23 November 2012 by Published in: Research and Writing 5 comments

It never ceases to surprise me how many stones remain unturned with respect to the Civil War. There is still plenty of untapped primary source material out there.

I’m working on the role played by Ohio troops in the 1862 Maryland Campaign, so I availed myself of the collections at the Ohio Historical Society today. In the course of doing so, I found something really remarkable in one of the boxes that I reviewed. There’s a collection of materials pertaining to the 66th Ohio Volunteer Infantry of the 12th and 20th Corps, and found a complete unpublished manuscript of a regimental history of the 66th Ohio by a fellow named Eugene Powell. There are 11 complete chapters that cover nearly the entire career of the 66th Ohio. I ordered a copy of the Antietam chapter today for my project.

Here is the description of this manuscript from the finding aid for the regiment:

The Powell manuscript consists of eleven chapters describing the actions of the 66th O.V.I. in various battles. The chapters were numbered during processing and are arranged in their apparent order. It is uncertain if the entire manuscript is included in this collection. Chapters 1-3 are entitled Preparing for the Conflict, Campaign in Virginia, and the Shenandoah Valley, respectively. Chapters 4-6 are labeled New Market, Fredericksburg, and Alexandria [Port Republic]; Pope’s Campaign, August 1862; and Antietam and McClellan’s Campaign in Maryland. Chapters 7, 8, and 9 are entitled Burnsides and Hooker, Dumfries and Chancellorsville; Gettysburg; and Campaign on the Rappahannock, New York City, and Governor’s Island, respectively. Chapters 10 and 11 are called Campaign in Tennessee and On to Atlanta!

The only thing missing is a description of the 66th Ohio’s role in Sherman’s Carolinas Campaign of 1865 and a description of its participation in the grand review of Sherman’s army that took place in May 1865, and the disbanding of the regiment at the end of the war; a subsequent author could easily fill that gap. Given that there is no contemporary published regimental history of the 66th Ohio save concise ones in compilations such as Whitelaw Reid’s Ohio in the War (although there is a recent one by a modern historian), the publication of this manuscript would be a welcome addition to the existing body of knowledge about the 66th Ohio.

I also reviewed the John T. Booth Papers today. Booth was a member of the 36th Ohio Volunteer Infantry, and he was bound and determined to document the service of his unit. He kept an incredibly detailed diary, and also engaged in extensive correspondence after the war regarding the history and service of the 36th Ohio. The 36th is another unit with no published regimental history, and there is plenty of fodder here for one to cobble one together, should one be so inclined.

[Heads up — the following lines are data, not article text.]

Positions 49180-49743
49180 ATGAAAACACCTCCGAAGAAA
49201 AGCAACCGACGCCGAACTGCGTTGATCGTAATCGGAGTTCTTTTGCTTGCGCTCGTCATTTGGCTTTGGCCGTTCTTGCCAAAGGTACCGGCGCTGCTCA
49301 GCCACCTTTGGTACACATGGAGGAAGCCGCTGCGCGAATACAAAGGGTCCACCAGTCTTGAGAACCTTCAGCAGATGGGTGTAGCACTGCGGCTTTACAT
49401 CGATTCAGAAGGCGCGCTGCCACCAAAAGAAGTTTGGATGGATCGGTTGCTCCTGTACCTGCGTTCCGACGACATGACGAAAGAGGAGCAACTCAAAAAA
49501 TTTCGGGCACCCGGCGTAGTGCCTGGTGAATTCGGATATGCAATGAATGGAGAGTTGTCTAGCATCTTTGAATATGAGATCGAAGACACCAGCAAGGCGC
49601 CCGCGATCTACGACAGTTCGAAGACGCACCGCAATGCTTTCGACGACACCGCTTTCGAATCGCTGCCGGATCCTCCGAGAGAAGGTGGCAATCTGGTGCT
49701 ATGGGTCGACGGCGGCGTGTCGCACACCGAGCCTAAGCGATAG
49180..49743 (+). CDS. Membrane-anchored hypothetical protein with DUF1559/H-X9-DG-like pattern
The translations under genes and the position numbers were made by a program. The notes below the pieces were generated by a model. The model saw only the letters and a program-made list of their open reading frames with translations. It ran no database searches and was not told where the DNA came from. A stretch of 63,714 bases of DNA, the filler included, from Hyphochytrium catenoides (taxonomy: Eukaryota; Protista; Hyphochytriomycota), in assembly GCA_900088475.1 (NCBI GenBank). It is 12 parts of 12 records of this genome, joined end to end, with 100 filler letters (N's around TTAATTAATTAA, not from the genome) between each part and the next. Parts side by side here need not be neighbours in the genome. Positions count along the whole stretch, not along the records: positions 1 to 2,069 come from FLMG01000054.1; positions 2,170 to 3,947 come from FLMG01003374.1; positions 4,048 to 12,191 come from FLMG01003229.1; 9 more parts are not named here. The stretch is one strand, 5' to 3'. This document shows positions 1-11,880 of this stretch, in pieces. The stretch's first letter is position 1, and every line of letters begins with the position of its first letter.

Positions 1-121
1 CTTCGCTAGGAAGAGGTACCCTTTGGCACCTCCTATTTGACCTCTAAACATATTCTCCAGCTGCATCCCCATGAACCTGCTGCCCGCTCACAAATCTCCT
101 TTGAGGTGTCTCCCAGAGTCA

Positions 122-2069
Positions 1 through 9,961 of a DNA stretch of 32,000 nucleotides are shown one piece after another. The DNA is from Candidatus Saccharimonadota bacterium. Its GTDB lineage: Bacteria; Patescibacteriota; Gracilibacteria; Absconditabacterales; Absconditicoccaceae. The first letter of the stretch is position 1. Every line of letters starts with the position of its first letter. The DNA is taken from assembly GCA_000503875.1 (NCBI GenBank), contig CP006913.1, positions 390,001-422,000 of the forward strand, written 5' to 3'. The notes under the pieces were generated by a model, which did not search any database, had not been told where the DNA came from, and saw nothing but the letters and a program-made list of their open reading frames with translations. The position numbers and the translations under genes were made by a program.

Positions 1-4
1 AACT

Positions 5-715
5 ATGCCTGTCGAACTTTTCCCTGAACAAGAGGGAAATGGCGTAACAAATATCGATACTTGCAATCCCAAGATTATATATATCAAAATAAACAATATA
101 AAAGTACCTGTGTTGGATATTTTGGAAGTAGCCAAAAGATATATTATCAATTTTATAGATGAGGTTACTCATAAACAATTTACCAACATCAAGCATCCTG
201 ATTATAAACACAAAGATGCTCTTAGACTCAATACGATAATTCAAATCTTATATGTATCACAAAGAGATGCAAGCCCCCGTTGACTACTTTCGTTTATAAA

As another example, I have long known of the existence of the Thomas Church Haskell Smith Papers at the Ohio Historical Society. Smith was one of John Pope’s staff officers, and spent much of his post-war life gathering material to write a book defending Pope’s conduct of the Battle of Second Bull Run, and, in particular, Pope’s bringing court-martial charges against Maj. Gen. Fitz-John Porter. The collection contains Smith’s correspondence with participants in the battle, which is invaluable, but it also contains Smith’s unpublished manuscript, which is complete. I’ve reviewed the collection, including parts of the manuscript, and its publication would be a substantial addition to the body of knowledge regarding the Second Bull Run Campaign, even if it does attempt to defend the indefensible.

My point in all of this is that these are only three of the many collections at the Ohio Historical Society. How many more of these treasures are there out there in other historical societies that are waiting for someone to come along and utilize them? These are important sources, and it’s a shame that they continue to languish underutilized by modern historians. If someone is looking for a good project, I commend them to you. The regimental history of the 66th Ohio and the T.C.H. Smith manuscript would both be excellent projects for a Ph.D. dissertation or other similar ambitious undertaking.

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Comments

  1. E. Browne
    Fri 23rd Nov 2012 at 6:19 pm

    I believe that I have Eugene Powell’s chapter on Port Republic in my files. If you search in the National Tribune (Chronicling America) you will see a number of articles that he wrote. In addition, he wrote some wartime letters to his hometown newspaper.

  2. E. Browne
    Fri 23rd Nov 2012 at 6:59 pm

    http://chroniclingamerica.loc.gov/lccn/sn85026309/1862-10-01/ed-1/seq-3/

    This link should take you to his (Eugene Powell)letter concerning Sharpsburg and his wound. If not just search using “eugene powell” and 1862.

  3. Fri 23rd Nov 2012 at 8:59 pm

    Thank you!

    I appreciate the link.

  4. Heaher Nichols
    Wed 25th Jun 2014 at 8:36 pm

    There is a book out called “a Light and Uncertain Hold” that is a history of the 66th Ohio published in 1999 by David Thackery – it contains quite a few snippets of 1st person accounts. Didn’t know if that was one you were aware of or not. I am with the 66th OVI reenacting group ( company cook ) Would love to know if you plan to use the information you have found to write and publish Powell’s and others accounts- we’d be 1st in line to snap up a copy. Thanks!
    Heather Nichols

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